Rain on Window at Starbucks via bdentzy

Do you feel like you’re missing out if you ever unplug? Like you might miss one important status update or offend a friend by missing a tweet? As though you’re a bad citizen and friend if you’re a few hours (or a couple of days) late to find out that a friend is engaged?

Well, if so, here’s your free pass.  Use it wisely.

It’s a Place

Social media is a virtual space – a place or a destination. I think of it like going to church or to Starbucks. While you’re there, you can interact with people and do stuff together. And, unless you’re a community life director, you don’t need to worry about it while you’re gone.

We’re Becoming Disconnected

In our struggle to be more connected, I believe we’re actually becoming less connected.  As we struggle to stay up on what’s happening everywhere all the time, we eventually become nowhere all the time.  In our desire to be more connected, we actually disconnect from some of the important things in our lives.

I’m not down on Social Media

For real. I like social media. You can find traces of me almost everywhere online. But we have to be careful that sharing data – information and pictures – doesn’t replace sharing some other important things.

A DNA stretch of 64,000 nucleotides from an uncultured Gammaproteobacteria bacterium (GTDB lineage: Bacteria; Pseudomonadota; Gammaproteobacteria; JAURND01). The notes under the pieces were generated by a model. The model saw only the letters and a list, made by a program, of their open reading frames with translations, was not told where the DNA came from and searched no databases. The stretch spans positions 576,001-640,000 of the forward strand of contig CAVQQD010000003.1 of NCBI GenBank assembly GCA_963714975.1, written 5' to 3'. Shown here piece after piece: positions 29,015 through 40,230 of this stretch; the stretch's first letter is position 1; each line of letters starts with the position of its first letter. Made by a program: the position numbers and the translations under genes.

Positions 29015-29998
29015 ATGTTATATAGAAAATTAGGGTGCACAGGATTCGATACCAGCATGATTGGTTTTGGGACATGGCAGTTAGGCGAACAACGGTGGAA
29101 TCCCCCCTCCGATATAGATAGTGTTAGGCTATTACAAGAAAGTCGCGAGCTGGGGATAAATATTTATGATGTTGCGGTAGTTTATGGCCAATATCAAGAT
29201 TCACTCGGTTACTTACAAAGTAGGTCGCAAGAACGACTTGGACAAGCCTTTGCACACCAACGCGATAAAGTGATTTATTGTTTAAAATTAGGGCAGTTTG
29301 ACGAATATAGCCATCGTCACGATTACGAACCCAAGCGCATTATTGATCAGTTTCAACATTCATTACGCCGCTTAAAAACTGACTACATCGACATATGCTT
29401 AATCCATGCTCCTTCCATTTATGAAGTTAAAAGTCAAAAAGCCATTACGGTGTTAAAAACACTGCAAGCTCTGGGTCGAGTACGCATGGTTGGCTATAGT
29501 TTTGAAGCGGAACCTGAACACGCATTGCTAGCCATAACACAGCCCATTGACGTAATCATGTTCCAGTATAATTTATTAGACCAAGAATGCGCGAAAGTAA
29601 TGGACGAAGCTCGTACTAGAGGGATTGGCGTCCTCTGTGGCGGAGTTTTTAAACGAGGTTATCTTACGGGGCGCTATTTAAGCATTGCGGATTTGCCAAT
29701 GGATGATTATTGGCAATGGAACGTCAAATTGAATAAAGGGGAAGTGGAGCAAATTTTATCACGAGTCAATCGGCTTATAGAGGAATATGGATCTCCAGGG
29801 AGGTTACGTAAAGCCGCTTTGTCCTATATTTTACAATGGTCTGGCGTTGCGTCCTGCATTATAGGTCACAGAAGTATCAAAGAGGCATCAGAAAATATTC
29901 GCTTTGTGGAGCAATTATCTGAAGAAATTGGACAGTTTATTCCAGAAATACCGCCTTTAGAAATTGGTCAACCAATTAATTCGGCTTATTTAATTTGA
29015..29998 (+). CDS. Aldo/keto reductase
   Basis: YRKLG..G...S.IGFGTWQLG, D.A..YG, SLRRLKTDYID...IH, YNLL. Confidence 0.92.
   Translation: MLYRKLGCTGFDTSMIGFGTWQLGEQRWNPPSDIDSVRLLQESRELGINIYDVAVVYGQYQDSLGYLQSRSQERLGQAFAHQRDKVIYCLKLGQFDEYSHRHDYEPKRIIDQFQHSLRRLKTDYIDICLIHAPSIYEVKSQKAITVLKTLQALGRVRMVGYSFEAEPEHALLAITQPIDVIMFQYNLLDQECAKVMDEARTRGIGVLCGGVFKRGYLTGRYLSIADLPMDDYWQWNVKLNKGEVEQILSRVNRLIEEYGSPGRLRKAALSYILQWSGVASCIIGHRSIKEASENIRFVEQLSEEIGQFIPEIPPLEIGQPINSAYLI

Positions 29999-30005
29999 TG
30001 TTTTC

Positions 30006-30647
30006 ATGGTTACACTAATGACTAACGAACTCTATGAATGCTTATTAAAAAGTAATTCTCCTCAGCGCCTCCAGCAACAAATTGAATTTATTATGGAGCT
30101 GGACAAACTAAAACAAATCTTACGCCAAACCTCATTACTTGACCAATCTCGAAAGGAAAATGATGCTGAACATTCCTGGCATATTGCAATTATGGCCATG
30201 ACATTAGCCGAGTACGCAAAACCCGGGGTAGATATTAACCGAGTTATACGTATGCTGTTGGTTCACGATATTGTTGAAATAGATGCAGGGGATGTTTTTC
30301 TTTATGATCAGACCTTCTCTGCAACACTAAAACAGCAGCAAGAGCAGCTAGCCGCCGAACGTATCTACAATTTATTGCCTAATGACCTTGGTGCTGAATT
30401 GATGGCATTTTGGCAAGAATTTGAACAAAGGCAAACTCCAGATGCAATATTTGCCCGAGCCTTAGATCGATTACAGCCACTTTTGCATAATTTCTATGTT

And I unplug because there are other important things in my life. It’s not all Facebook, Twitter, and blogging. I have a family and friends and a church community. I spend time with them doing important things.

Other Important Things

There are important things that you can’t share over long distances – not even over Skype of Google Hangouts or chat sessions. These things are important. We need them.

  • Proximity – We need to be around people. It’s part of our nature.
  • Touch – No, I’m not saying you need to become a “hugger” but touch is important. Appropriate handshakes, hugs, and the like validate our humanity and our value.
  • Group Interactions – Sure, you can form a group on Facebook (sort of liking building a private room at your local Starbucks) or have a Google Hangout. They have varying levels of real-time interaction and intimacy. But to really get the value of a group, it’s just good to be together.

You can Unplug

So, I want you to know that it’s OK with me if you unplug for a little while. Take a little time to hang out with your family and friends. Maybe some time to worship or volunteer. Maybe just walk around your neighborhood and say “hi” to your neighbors and their pets.

But be where you are – where you physically are – for a little while. Unplug. Maybe a couple of hours. Maybe a whole day (what a concept).

Don’t worry about me. I’ll be OK. And I’ll be here when you get back. We all will.

And we’ll want to hear what you’re sharing and look at the pictures you took and weigh in on your new relationship status.

If we miss a few, don’t be offended. Assume we’re unplugged, out greeting our neighbors and brewing coffee.

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